Total revenue less fulfillment expense and revenue share. Revenue share includes upfront payments and performance-based revenue share for items we acquire through Share by RTR and Exclusive Designs. We use Gross Profit Excluding Product Depreciation and Gross Profit Excluding Product Depreciation as a percentage of revenue, or Gross Margin Excluding Product Depreciation, to measure our total variable profit excluding non-cash expenses as an indicator of the cash gross profit available to cover our costs and expenses and capital expenditures.
This is unclear at best and unintelligible at worst. As Warren Buffett says3:
Unintelligible footnotes usually indicated untrustworthy management. If you can’t understand a footnote or other managerial explanation, it’s usually because the CEO doesn’t want you to.
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An Inconvenient Truth
There are two types of expenses: cash and non-cash. Depreciation is a non-cash expense. RTR doesn’t need to shell out $27 per year for depreciation; cash changes hands when it acquires the dress. Instead, the $27 charge reflects the dress's deteriorating economic value over time (wear and tear, mustard stains, changing trends). If you’re renting a dress for a wedding, you don’t want the sequins falling off on the dancefloor.
The non-cash nature of depreciation seems to be an important consideration for RTR management's definition of Gross Profit Excluding Product Depreciation. As my wife will attest, I don’t know much about fashion, but I’ve worn enough clothes to know that they eventually wear out or go out of style. Even though it’s a non-cash expense, product depreciation is a real economic cost. Back to Buffett:
With rare exceptions, depreciation is an economic cost every bit as real as wages, materials, or taxes. Certainly that is true at Berkshire and at virtually all the other businesses we have studied.
As a thought experiment, consider what would happen if RTR stopped buying new clothes. For a time, they’d be alright. Growth wouldn’t change much and product depreciation expense would decline, boosting profitability. But keep this going for long enough and they’d eventually be left with warehouses full of mustard stained semi-sequined dresses with torn elbows. Not much rental appeal. It’s like a body: you can skip a few meals and be alright, but if you never eat, you’ll starve. To remain viable, RTR needs to keep buying new clothes and subsequently incur product depreciation expense. It’s ludicrous for management to exclude it.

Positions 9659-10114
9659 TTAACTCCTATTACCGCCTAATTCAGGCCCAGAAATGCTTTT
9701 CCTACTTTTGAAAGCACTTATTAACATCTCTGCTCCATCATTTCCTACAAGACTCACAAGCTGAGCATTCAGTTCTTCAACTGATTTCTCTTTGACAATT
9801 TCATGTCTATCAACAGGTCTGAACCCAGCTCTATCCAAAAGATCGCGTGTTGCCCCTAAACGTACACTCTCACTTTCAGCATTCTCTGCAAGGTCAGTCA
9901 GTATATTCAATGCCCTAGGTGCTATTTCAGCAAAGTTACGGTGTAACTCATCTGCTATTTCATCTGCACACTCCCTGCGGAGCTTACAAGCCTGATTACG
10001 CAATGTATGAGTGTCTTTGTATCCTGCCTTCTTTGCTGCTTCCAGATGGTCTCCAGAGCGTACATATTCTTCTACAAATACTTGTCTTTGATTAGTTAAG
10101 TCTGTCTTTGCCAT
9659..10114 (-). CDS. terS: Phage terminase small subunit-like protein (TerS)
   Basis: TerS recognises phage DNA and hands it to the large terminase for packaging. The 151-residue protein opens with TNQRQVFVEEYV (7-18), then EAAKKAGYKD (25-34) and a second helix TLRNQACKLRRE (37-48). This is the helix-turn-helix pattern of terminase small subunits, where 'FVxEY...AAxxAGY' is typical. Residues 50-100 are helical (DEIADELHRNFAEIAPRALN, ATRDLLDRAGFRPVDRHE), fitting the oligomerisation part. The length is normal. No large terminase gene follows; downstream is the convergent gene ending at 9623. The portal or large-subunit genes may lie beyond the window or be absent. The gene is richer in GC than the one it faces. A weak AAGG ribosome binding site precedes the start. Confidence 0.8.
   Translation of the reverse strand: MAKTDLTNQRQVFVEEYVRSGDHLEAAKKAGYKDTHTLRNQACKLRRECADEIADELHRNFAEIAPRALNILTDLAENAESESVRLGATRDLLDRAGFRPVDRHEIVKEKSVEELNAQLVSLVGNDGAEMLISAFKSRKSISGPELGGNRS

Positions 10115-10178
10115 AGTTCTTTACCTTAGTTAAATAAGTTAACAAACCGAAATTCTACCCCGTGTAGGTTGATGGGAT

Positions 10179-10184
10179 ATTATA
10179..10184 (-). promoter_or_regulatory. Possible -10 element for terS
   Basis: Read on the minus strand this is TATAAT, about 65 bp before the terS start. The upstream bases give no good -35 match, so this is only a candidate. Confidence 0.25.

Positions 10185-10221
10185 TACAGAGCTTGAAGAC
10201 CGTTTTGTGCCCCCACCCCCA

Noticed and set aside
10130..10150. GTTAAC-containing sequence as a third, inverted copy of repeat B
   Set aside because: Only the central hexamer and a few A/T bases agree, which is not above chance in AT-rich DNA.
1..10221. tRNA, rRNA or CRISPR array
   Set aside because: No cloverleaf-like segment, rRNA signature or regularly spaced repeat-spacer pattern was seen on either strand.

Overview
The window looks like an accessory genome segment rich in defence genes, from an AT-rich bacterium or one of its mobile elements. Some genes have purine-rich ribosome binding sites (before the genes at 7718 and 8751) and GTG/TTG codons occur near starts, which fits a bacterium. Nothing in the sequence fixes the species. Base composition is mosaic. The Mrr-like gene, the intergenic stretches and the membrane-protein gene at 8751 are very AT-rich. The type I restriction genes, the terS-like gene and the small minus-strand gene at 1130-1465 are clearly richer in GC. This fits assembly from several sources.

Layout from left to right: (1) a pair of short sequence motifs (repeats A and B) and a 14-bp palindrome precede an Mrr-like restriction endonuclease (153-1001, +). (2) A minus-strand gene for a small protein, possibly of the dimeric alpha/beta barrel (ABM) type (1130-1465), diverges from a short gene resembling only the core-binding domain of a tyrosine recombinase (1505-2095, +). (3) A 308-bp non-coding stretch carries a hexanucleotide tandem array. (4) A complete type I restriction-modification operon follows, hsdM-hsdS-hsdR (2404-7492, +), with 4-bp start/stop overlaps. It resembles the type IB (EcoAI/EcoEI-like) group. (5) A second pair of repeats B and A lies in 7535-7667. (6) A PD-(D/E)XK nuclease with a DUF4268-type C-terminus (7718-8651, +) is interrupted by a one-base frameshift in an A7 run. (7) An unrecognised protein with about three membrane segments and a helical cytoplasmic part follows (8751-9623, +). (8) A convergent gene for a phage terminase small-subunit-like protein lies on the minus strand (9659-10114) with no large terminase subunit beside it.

Follow The Cash
As an equity research associate, my senior analyst would say, “follow the cash flow, it's the hardest thing to fudge.” RTR’s cash flow statement suggests that the thought experiment above might become a reality:
Through the first six month of fiscal 2021, RTR purchased $8.5 million of new clothing while selling or liquidating $9.0 million. It’s too soon to tell if this is an intermittent fast or the beginning of starvation. What’s clear is that the path forward is challenging. With offices closed and events occurring on Zoom instead of in-person, 2020 was a bruising year for RTR, with sales declining nearly 40% year-on-year from $257 million to $158 million. The company has high fixed costs, $380 million of debt, and is bleeding cash. A successful IPO could help it pay down debt and fund growth, but investors might balk at the deal4. For such a stylish company, RTR’s financials are awfully sloppy and its prospects awfully shaky.
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More Good Reads
Petition on RTR’s S1 filing and future prospects. Scott Galloway and Daniel McCarthy, professor of marketing at Emory University, on Allbirds, Warby Parker, DTC unit economics, and valuation. Gross Profit Excluding Product Depreciation is the financial metric equivalent of yogababble. Below the Line on Casper and the dangers of yogababble.
All Warren Buffett quotes come from The Essays of Warren Buffett: Lessons for Corporate America by Lawrence Cunningham. Disclosure: That’s an Amazon affiliate link.
I wouldn’t be surprised to see this deal get shelved due to “adverse market conditions,” investment banker for “low investor interest.”